In this study, the benefits of AMF to plant growth and leaf nutrients may have been minimized by the agricultural conditions, where nutrients are carefully managed and deficiencies are rare (Smith and Read, 1997). The benefits of mycorrhizal-increased P uptake are greatest in low-P environments (Miller et al., 1986; Smith and Gianinazzi-Pearson, 1988; Smith and Read, 1997). In Minnesota strawberry production, P additions are recommended for soil test values less than 41 ppm (Rosen and Eliason, 1996). The average soil P concentration of our plots ranged from 43 ppm to 219 ppm. Furthermore, leaf N concentrations for all cultivars were also within the sufficient range for strawberries (Rosen and Eliason, 1996). Adequate N in the plants, along with sufficient soil P may have masked any potential mycorrhizal contribution to biomass. This is further evidenced by the fact that the only positive correlation between AMF and leaf P was found in ‘Annapolis’, Farm 2 which had the lowest soil P levels.

The lack of detectable differences may also be attributed to variation in the formation and functioning of the symbiosis. Compatibility between strawberry and AMF may vary by species (Norman et al., 1996). Additionally, fungal species may vary in their efficiency as symbionts (Niemi and Vestburg, 1992; Ruiz-Lozano et al., 1995) and in their tolerance to high P conditions (Stribley et al., 1980). These factors may be masking the detectable AMF differences in this study.

Field grown strawberry plantings in Minnesota and Wisconsin supported natural populations of AMF. However, there were no significant differences in levels of colonization between conventional and organic farms. External factors outside the control of the experiment such as weather and varied management strategies may have affected plant nutrient levels and biomass production to a greater extent than AMF colonization, thus minimizing the effects we were able to detect. Understanding the functioning of this symbiosis in an agricultural setting requires investigation into many interacting factors. Long-term, site-specific and cultivar-specific studies may best address these needs by allowing researchers to collect information on the AMF species present and their interactions with strawberries under various conditions.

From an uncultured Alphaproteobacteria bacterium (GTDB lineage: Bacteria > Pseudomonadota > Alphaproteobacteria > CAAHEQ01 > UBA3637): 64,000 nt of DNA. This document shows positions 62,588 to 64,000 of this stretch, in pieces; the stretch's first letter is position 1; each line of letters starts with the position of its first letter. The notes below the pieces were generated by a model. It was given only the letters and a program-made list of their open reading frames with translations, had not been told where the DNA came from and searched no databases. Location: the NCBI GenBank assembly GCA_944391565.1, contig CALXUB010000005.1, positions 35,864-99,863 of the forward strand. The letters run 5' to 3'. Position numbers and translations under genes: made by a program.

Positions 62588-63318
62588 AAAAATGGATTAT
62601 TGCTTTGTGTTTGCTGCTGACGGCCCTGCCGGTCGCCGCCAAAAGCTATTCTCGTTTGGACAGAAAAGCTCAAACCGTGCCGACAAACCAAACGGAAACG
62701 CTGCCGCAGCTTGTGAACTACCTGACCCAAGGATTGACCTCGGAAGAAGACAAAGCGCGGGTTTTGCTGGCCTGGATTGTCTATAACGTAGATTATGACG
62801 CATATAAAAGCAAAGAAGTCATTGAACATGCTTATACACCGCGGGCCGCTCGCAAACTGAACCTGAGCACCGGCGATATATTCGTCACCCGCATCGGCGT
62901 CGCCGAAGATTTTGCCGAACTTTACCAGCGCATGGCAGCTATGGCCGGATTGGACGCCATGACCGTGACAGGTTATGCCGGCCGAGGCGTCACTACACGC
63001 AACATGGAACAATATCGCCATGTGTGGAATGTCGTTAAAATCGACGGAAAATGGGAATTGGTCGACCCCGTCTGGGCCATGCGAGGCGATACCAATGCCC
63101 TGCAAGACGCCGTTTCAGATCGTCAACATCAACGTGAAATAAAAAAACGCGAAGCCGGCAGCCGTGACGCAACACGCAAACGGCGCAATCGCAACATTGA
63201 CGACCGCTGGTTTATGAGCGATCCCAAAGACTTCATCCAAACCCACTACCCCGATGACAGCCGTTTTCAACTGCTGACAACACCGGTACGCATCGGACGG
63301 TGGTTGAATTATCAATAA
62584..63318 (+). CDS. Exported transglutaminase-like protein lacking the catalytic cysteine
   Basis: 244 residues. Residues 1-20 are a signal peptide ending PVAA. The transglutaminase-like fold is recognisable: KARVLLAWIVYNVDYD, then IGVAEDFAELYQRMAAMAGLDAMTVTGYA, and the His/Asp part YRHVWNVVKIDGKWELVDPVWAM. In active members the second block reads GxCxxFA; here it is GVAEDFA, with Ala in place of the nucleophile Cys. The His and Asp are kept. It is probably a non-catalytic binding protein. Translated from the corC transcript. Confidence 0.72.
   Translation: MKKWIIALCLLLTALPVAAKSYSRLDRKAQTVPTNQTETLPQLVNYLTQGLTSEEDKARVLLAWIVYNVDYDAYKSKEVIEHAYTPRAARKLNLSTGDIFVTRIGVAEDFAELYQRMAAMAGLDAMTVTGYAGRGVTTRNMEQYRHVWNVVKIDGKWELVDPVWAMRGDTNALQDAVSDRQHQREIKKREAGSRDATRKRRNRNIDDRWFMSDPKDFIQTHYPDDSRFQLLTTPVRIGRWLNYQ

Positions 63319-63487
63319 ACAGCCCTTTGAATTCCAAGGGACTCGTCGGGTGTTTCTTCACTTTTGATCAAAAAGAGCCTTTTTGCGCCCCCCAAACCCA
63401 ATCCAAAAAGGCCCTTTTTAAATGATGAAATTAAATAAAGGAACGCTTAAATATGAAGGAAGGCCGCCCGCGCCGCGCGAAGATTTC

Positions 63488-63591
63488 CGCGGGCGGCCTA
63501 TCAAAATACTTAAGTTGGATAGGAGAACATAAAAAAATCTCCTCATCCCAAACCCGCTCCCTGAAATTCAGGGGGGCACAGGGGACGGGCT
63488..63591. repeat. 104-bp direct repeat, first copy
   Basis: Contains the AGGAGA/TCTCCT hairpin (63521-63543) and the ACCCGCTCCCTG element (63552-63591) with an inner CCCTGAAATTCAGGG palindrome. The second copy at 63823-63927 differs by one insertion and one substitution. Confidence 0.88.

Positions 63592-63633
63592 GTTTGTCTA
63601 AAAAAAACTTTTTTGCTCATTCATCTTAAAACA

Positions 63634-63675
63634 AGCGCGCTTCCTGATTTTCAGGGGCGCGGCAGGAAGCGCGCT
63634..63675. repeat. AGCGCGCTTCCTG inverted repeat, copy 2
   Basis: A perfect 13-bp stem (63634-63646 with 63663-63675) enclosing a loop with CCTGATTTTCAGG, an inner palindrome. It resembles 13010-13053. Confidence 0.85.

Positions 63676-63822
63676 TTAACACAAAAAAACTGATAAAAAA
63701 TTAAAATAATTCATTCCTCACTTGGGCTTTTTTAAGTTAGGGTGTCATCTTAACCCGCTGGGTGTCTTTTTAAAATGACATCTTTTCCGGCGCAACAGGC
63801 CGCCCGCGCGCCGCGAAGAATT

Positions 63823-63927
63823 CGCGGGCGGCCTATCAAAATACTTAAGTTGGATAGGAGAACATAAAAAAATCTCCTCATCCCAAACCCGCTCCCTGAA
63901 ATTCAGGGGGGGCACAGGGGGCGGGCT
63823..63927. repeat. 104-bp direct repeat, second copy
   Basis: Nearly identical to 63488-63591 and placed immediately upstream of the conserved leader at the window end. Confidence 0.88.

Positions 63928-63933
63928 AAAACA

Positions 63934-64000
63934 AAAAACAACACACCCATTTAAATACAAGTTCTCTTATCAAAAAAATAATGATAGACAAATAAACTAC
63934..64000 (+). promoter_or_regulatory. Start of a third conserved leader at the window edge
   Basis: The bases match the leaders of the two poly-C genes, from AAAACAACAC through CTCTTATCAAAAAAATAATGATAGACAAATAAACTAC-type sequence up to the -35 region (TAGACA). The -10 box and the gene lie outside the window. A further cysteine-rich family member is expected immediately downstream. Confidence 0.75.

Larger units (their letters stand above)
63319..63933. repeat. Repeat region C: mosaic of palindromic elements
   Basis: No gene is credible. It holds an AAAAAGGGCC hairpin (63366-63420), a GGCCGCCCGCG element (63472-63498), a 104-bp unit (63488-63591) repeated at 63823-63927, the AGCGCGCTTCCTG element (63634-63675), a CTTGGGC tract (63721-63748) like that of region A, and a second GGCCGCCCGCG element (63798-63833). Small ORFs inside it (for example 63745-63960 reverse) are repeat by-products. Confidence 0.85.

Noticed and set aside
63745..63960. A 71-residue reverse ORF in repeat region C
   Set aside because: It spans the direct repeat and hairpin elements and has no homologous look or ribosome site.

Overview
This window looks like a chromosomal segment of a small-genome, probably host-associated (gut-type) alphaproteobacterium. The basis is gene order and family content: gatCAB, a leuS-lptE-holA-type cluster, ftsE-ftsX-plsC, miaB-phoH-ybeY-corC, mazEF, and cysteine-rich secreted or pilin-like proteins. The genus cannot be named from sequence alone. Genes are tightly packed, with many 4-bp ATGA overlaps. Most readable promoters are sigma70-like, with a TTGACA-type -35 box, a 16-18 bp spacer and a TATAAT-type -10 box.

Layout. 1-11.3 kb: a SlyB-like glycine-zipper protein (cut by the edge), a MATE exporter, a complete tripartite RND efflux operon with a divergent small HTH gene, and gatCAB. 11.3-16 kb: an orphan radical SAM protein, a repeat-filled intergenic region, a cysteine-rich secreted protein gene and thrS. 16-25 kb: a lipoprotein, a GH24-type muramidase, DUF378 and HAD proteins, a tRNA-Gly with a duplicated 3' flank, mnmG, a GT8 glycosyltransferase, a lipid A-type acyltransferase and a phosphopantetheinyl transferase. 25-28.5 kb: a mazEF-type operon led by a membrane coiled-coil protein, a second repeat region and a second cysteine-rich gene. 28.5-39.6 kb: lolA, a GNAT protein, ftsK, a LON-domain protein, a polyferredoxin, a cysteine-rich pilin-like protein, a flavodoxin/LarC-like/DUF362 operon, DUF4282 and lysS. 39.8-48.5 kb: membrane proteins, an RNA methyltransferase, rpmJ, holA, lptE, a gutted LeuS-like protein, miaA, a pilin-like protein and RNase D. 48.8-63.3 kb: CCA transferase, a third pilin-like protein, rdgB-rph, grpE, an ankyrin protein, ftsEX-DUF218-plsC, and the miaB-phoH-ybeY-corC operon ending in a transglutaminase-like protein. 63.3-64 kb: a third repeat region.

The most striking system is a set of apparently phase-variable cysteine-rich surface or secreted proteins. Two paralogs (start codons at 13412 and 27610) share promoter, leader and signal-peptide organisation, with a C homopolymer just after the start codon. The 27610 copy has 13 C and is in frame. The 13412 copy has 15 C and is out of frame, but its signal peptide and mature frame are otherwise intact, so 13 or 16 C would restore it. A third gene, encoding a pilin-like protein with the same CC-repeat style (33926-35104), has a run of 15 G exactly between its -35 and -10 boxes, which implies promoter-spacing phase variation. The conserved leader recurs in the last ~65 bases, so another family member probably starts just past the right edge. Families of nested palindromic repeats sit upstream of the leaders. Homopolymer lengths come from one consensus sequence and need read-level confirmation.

Management Strategy Study

All treatments supported AMF colonization. The average total AMF colonization across all treatment combinations was 34%, ranging from 28% in the unsprayed/hand-weed treatment to 43% in the unsprayed/wool-canola treatment. Average arbuscular colonization ranged from 17% in the unsprayed/wool-canola to 21% in the unsprayed/hand-weed treatment. There were no significant interactions for percent colonization between pesticide and groundcover treatment factors.

Total AMF and arbuscular colonization were not significantly different between the sprayed and unsprayed treatments. Comparing groundcover treatments, average total AMF colonization in the wool-canola groundcover treatment was 42% and was significantly greater than either the herbicide treatment (30%) or the hand-weed treatment (28%). There were no significant differences in average arbuscular colonization among groundcover treatments.

Leaf P was not significantly different among groundcover or pesticide treatments and there were no significant interactions between groundcover and pesticide treatments for leaf P. Leaf N was significantly greater in the wool-canola treatment compared to the other groundcover treatments. There was significant interaction between groundcover and pesticide treatments for leaf N. The only significant differences in leaf N between pesticide treatments were found in the herbicide groundcover treatment. In this case, the sprayed treatment had significantly greater leaf N.

Percent water did not differ significantly among plant samples. Therefore, dry weights were used for the remainder of the biomass analyses. Average root and shoot dry weights of mother plants across all treatment combinations ranged from 6.08 grams and 21.2 grams, respectively, in the unsprayed/herbicide treatment to 12.5 grams and 32.6 grams, respectively, in the unsprayed/wool-canola treatment. Runner plant root dry weights ranged from 1.54 grams in the unsprayed/herbicide treatment to 2.57 grams in the unsprayed/wool-canola treatment. Runner plant shoot dry weights ranged from 5.78 grams in the unsprayed/herbicide treatment to 8.90 grams in the sprayed/hand-weed treatment. There were no significant interactions between pesticide and groundcover treatments on plant biomass parameters for either mother plants or runner plants.

There were no significant differences in any parameters of plant biomass among pesticide treatments for mother plants or runner plants. However, there were significant differences in plant biomass among groundcover treatments. Average root dry weight of mother plants was significantly greater in the wool-canola treatment. Average root dry weight of runner plants was significantly greater in the wool/canola treatment compared to the herbicide treatment but not the hand-weed treatment. Average mother plant shoot dry weight was not significantly different among groundcover treatments. Average runner plant shoot dry weight was significantly greater in the hand-weed treatment compared to the herbicide treatment but not the wool/canola treatment.

There was a significant positive correlation between total AMF colonization and shoot dry weight in the herbicide and hand-weed treatments for mother plants only. Total AMF was negatively correlated to root dry weight in both mother and runner plants in the wool-canola treatment. However, root dry weight of mother plants was positively correlated to total AMF in the herbicide treatment.